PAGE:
The LORD God has given us such a huge gift with this armor in Ephesians 6:10-18. I, Catherine, learned a lot as I prepared for each lesson.  This has to be one of my favorite studies.

Being followers of Christ, we are all soldiers in His army.  What kind of soldier are you?  Are you fitted well with your armor on?  Is it in good shape: polished, sharpened, and fitted?  Are you practiced up?  Are you prepared for the “spiritual battle” that is waging around you?  Are you standing strong and continuing to stand?

May the LORD God help us to STAND FIRM in our faith in “the day”.

  • Thank you Les for being a “good sport” and playing the part of the soldier.
  • Thank you Zachery for helping translate such important truths for these young soldiers.
  • Thank you Alex for your willingness in the last-minute request to participate in the drama.
  • Thank you Olga for recording this drama.
  • Thank you Lael for the special picture.
  • Thank you Mom DeRoos for finding it, getting it ready, and sending it to us.

Sewing Basics

Sewing Dots
Sewing Dots

For some, sewing is just a hobby, it is therapy.  For these girls it means a possible future trade or keeping their hands busy with a useful project.

I began basic sewing classes 06/2013 with the oldest six girls here at the beach house on Friday’s after school.

The basic five hand/mending stitches that were in the line-up to learn were: the running stitch, the half back-stitch, the full back-stitch, the hem stitch, and fringe stitch.  The first class was a great learning lesson for me.  I tried to teach all five stitches and quickly learned I needed to slow down.  I ended up teaching only two stitches that day.

I thought I had prepared well enough with pictures to demonstrate.  I had used Google Translate to help with my Creole instruction to go with the pictures, but Google Translate used words that they were not familiar with, and it was too early in my language learning to know better.  While, pictures are a great way to instruct, I ended up using the best method for the circumstances.  I demonstrated the two stitches with each of the six individual girls.  I was kept hopping around the table for three hours with questions like “Konsa? Sa bon Madam Katrine?”  (“Like this? This good Madam Catherine?”) Some were getting it and some were not, even after the up close personal demonstration.  The poor dears seemed to want to do a “good job and do it right”, and I wanted to help, but felt a bit discouraged because that needed one-on-one instruction.  My approach was simply not working.  I was worn out. *#:-S whew!I felt like I had run a marathon and my feet were hurting. There were really too many of them for me to handle correctly and teach effectively.  There were four that needed more of a one-on-one instructional time, and a couple of them needed very little one-on-one time.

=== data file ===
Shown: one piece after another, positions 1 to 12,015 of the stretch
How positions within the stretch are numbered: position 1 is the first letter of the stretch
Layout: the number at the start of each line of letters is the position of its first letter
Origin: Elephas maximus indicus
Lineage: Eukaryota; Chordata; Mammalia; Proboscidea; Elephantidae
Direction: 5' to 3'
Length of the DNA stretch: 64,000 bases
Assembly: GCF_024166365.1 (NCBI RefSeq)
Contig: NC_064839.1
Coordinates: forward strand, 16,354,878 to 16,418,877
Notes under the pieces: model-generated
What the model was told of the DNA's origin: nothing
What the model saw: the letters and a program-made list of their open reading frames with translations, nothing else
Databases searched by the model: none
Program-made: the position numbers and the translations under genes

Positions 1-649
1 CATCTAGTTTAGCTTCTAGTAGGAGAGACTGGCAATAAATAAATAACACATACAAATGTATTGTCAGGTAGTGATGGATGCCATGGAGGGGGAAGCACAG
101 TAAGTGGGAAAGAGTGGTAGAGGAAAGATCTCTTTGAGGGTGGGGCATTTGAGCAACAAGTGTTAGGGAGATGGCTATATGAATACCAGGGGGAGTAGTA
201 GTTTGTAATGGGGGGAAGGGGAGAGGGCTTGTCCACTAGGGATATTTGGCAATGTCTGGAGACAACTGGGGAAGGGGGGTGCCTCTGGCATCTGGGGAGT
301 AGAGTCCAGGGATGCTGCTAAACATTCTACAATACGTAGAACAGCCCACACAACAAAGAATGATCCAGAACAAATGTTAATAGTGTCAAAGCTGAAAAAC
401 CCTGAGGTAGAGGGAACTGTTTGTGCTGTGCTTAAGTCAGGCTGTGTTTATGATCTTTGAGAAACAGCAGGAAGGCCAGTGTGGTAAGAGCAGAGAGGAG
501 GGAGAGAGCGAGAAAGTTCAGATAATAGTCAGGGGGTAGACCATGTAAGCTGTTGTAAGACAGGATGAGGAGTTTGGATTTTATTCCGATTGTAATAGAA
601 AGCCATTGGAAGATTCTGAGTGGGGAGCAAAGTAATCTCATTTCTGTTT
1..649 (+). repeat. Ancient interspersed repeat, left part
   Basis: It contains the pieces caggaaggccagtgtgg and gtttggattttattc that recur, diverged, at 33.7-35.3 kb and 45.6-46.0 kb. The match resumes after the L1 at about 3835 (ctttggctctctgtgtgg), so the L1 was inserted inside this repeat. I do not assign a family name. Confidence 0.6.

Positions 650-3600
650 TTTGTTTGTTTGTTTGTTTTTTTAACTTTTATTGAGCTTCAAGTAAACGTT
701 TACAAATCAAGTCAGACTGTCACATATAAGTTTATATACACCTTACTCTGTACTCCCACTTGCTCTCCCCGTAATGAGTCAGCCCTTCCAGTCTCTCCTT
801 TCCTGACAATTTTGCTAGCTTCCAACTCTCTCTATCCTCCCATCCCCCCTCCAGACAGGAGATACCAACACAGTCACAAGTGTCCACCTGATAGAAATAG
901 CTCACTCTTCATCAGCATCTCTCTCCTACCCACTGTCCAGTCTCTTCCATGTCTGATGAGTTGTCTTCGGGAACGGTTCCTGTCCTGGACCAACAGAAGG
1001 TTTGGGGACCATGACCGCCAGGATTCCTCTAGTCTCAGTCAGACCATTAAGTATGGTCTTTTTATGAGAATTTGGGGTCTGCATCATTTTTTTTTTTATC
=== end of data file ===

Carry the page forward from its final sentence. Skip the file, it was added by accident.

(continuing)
Sewing Kit
Sewing Kits

On another day, after talking with Madam Djoune and sharing my struggles, she shared that when she learned to sew by hand, they were taught with using dots and numbers.  The first image shows my original dots and numbers with the instructional postcard that I created for each of them.

One of the fun things for me in teaching my own children was to learn how they learn.  I was learning the personalities, their interest levels, and learning styles.  The most important factor for them was being able to get out regardless of the interest level.

Sewing girls: Lordine, Atinia, Yvelande, Willienne, & Sophonie

When school was out 06/29/2013, I ended up teaching them on an individual basis at the Center.  That was so much better.  Part of the class practice was spent mending some clothes, mostly school uniforms.

Now, fast forward, and here we are with five of the girls at the beach house.  I guess I didn’t learn my lesson the first time; however, the problem is that there is really no good place at the Center to do this.  I worked with the five who had already taken lessons before but quickly found out that I had to refresh their memories because it had been a while.

Each one of these girls will hand sewing their own sewing kit bag with pockets to have a place to put each sewing kit tool.

A huge thank you to Carolee Franzkowiak and Mom DeRoos for putting these sewing kits together.

Our babies are growing up!

James 1:27 has had its first babies graduate.  The next stage has begun. (see photo’s below)

They are now all attending pre-preschool, which begins at three years of age and seem to be adjusting very well.  At the beginning of the school year, these graduates moved to their new home either at CCH or at Joshua House.